A week from today, on Wednesday, June 12, the Sun Valley Center for the Arts will unveil its next visual arts exhibition, “Mirage: Energy and Water in the Great Basin.”
The Great Basin is a massive geological area encompassing much of the western United States. Its edges skirt through California, Idaho, Oregon, Utah and Wyoming, and blankets nearly all of the state of Nevada.
Rivers crisscross throughout the region, but unlike in most areas of the world, these waterways drain inland, rather than out into the ocean.
This closed watershed system produces a variety of ecosystems, some in isolated pockets amid the great expanse of desert that covers most of the region.
With its unique landscape and categorically contradictory environs yielding enticing juxtapositions, the Great Basin has captured the eyes and imaginations of many a skilled artist over the years.
The Center’s new exhibition brings together eight such creative minds and hopes to jumpstart critical conversations on landscape art, energy, power, ecological concerns and sustainability.
“There’s something magical about the Great Basin,” said Courtney Gilbert, The Center’s curator of visual arts. “It’s a place of shimmering landscapes where it’s often difficult to be sure that what you think you see is real. Its vastness offers a kind of secrecy and its open spaces offer up possibilities and inspire experimentation.”
These eight artists blend different artistic modes and methods in their individual pursuits to capture the brilliance and character of the Great Basin.
“Each of the artists in the exhibition illuminates the magic of the Great Basin in different ways,” Gilbert said. “Together, they reveal the Great Basin as a place of cyclical energy, creative activity and personal reinvention.”
Photographer Laura McPhee has produced a project called “Desert Chronicle.” Drawing upon the legacy of her great-grandmother, a teacher who bounced around Nevada’s mining towns, McPhee’s work considers the Great Basin in both its geological context and on a personal, human scale.
She analyzes humanity’s complicated and not always harmonious relationship to the land and its yields with photographs of ghost towns, abandoned and still-operational mines, wind farms and more.
Frances Ashforth will contribute newly created paintings and prints centering on the basin’s unique watershed, and analyzing humanity’s relationship with water. Ashforth produced the monotypes on display at two distinctly different locations in the Great Basin: the Summer Lake area of Oregon and the Antelope Island area in Utah.
Some vast areas of the exhibition space will host large-scale works by Andrea Zittel, one of the founders of the High Desert Test Sites near California’s Joshua Tree National Park. These test sites operate as oases for artists to experiment with their craft in one of the most scenic locations in the American West.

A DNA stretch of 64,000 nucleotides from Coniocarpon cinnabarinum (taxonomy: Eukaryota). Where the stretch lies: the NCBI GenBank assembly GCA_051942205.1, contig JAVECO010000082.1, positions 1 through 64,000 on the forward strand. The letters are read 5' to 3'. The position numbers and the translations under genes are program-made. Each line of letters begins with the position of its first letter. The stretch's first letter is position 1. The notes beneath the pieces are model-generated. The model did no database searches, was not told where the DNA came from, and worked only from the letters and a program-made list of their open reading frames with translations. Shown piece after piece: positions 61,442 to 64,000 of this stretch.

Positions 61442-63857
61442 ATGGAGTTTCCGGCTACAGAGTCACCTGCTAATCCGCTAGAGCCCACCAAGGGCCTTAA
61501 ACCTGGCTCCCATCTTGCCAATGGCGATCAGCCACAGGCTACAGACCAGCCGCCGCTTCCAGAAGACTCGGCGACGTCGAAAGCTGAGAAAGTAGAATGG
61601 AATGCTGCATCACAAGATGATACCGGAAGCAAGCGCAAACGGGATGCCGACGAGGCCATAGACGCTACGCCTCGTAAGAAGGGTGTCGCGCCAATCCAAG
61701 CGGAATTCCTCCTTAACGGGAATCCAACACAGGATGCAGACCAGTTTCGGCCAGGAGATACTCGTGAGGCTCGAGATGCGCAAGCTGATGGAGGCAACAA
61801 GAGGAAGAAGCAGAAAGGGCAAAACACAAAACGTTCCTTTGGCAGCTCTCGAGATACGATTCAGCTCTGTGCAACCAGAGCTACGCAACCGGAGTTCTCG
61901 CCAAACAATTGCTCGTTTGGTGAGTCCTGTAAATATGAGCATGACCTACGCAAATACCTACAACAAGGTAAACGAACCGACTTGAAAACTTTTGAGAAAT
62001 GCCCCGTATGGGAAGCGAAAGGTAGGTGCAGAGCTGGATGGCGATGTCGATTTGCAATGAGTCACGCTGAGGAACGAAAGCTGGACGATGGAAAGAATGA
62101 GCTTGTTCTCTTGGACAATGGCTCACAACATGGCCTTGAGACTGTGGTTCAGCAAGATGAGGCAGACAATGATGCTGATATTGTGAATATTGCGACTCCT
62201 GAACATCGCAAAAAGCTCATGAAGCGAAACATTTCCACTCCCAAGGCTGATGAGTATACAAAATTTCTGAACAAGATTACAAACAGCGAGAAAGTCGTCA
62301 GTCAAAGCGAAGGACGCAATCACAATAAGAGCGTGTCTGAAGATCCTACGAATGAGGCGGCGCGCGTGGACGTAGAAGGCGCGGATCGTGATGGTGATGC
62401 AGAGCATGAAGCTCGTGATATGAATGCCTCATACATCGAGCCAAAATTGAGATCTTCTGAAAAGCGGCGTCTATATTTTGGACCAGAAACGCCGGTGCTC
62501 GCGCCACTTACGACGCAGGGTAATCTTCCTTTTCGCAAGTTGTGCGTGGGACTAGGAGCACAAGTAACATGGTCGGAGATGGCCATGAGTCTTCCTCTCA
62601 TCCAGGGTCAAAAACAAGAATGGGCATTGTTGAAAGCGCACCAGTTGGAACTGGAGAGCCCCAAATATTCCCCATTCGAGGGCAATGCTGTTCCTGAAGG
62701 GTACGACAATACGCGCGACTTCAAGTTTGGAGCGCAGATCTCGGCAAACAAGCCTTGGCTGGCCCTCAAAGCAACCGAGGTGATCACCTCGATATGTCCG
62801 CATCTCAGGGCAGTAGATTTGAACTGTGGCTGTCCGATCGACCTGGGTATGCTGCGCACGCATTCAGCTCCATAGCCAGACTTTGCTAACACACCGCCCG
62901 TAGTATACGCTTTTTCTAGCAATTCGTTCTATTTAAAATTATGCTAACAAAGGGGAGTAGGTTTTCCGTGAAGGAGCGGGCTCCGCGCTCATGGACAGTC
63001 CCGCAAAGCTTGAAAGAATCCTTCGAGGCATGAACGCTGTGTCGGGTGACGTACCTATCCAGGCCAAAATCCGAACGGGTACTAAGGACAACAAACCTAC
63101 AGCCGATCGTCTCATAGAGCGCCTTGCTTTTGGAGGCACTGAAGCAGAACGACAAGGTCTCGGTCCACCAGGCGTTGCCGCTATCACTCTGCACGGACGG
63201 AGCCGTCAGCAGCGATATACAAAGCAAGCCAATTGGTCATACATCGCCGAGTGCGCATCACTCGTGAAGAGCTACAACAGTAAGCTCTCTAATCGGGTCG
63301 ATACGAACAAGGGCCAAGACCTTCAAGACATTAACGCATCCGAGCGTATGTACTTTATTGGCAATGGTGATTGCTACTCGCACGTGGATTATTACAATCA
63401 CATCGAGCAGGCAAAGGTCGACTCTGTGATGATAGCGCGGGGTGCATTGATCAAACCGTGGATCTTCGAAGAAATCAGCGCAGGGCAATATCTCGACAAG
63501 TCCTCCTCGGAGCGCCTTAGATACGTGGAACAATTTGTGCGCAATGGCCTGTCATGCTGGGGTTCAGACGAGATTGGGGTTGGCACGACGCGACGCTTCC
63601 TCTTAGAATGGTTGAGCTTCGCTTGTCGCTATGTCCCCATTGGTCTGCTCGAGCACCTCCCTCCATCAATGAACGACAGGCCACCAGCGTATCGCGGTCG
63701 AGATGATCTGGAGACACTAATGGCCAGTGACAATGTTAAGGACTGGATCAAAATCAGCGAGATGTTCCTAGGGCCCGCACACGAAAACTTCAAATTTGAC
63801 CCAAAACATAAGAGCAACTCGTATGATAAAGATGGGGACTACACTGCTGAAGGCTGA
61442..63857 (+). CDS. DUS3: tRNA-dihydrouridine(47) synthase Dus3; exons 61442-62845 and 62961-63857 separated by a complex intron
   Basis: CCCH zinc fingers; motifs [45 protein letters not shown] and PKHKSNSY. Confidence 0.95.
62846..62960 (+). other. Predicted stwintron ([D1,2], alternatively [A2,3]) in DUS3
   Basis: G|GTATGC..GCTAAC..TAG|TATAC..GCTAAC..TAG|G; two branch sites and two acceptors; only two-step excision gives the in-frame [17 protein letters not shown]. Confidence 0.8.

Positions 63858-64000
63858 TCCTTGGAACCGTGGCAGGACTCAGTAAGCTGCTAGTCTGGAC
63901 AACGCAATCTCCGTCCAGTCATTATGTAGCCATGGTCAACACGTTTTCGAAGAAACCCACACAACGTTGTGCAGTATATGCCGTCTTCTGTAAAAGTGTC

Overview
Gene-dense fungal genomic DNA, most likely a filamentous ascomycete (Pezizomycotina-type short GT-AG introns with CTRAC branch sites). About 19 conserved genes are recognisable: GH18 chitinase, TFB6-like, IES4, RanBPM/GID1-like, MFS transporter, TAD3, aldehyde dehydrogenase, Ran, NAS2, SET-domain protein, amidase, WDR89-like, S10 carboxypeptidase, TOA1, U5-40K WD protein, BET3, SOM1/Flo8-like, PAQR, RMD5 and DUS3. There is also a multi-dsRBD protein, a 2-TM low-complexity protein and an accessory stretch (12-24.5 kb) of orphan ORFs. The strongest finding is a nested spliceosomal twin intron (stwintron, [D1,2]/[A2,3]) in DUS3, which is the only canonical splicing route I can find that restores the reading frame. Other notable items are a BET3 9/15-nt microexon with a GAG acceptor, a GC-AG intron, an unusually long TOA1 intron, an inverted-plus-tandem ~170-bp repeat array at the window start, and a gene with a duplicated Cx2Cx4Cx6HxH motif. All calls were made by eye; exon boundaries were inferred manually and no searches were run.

Zittel will contribute a large painting produced in a test site and a “Wall Sprawl” work. This consists of wallpaper made from aerial photographs of industrialized, militarized and otherwise built-up sections of the Great Basin.
Emmet Gowin’s photography makes use of a different kind of test site: the Nevada nuclear test site, where more than 900 atomic tests were conducted over the course of nearly 50 years.
Gowin’s photographs capture sobering images of the effects of repeated atomic blasts on a landscape. Other photographs contributed to the exhibition touch upon the permanent ramifications of mining. Together, Gowin’s portfolio points to the scars humanity leaves across the landscape.
Though much of the exhibition consists of new or recent artwork, large-form prints by artists Nancy Holt and Robert Smithson offer a glimpse back a few decades. Their works, “Sun Tunnels” and “Spiral Jetty,” respectively, were created in the basin in the 1970s.
Their images, when displayed alongside contemporary creations, expose the ways in which the landscape has changed in this short time, and how it has remained the same in some regards.
Artist Fazal Sheikh created his photography project “Exposed” in collaboration with author Terry Tempest Williams, who will visit Sun Valley this summer as The Community Library’s third annual Hemingway Distinguished Lecturer.
“Exposed” delves into the recent legislation to reduce two of Utah’s most scenic national monuments. One of those, the Grand Staircase-Escalante, sits on the edge of the Great Basin. The other is the Bears Ears National Monument in southeastern Utah. The boundary reductions could enable environmentally irreparable resource extraction. The Center will display a collection of photographs Sheikh made for “Exposed.”
Rounding out “Mirage” is a host of new paintings by Cedra Wood, specifically commissioned by The Center for this exhibition. Wood has explored ideas of survival and coexistence in a series of stylistically realistic paintings that frequently incorporate fantastical imagery.
The exhibition officially opens on Wednesday, June 12, but The Center will hold a free opening celebration the following evening, at 5 p.m. on Thursday, June 13.
At 6 p.m. that same night, Artistic Director Kristin Poole will moderate a free panel discussion featuring artist Frances Ashforth, Jim Ballinger, director of the Phoenix Art Museum, and Peter Hassrick, director of the Buffalo Bill Center for the West and Georgia O’Keeffe Museum.
This discussion will illuminate the objective of the exhibition and Ashforth’s creative process, as well as analyzing the continued relevance of landscape painting in the post-postmodern era.
For more information about the opening day events, the exhibition or the artists, visit sunvalleycenter.org.